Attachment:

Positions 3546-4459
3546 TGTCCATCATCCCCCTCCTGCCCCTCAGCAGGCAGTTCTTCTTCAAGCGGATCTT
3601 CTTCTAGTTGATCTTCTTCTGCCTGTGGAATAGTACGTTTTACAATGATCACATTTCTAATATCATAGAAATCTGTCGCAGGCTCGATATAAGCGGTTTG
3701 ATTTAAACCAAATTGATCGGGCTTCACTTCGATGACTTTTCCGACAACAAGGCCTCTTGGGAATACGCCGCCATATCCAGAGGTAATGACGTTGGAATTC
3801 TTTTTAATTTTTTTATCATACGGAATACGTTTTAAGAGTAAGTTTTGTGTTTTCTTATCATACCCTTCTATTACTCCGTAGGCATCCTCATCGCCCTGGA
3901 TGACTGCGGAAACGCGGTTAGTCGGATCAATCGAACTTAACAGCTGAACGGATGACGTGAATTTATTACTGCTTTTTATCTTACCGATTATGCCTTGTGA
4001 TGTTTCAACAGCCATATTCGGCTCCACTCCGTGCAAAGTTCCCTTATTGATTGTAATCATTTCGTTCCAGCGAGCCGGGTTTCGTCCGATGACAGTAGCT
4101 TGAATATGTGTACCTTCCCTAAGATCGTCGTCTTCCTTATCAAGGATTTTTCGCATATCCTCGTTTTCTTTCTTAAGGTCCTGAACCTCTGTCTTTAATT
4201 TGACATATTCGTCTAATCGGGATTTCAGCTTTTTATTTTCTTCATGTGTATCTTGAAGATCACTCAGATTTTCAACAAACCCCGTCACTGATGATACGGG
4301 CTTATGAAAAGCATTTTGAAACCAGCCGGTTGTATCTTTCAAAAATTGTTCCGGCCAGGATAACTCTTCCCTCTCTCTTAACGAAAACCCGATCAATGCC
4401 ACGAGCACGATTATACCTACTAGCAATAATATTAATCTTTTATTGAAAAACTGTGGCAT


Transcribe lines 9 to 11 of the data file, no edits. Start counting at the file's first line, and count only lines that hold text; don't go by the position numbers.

4201 TGACATATTCGTCTAATCGGGATTTCAGCTTTTTATTTTCTTCATGTGTATCTTGAAGATCACTCAGATTTTCAACAAACCCCGTCACTGATGATACGGG
4301 CTTATGAAAAGCATTTTGAAACCAGCCGGTTGTATCTTTCAAAAATTGTTCCGGCCAGGATAACTCTTCCCTCTCTCTTAACGAAAACCCGATCAATGCC
4401 ACGAGCACGATTATACCTACTAGCAATAATATTAATCTTTTATTGAAAAACTGTGGCAT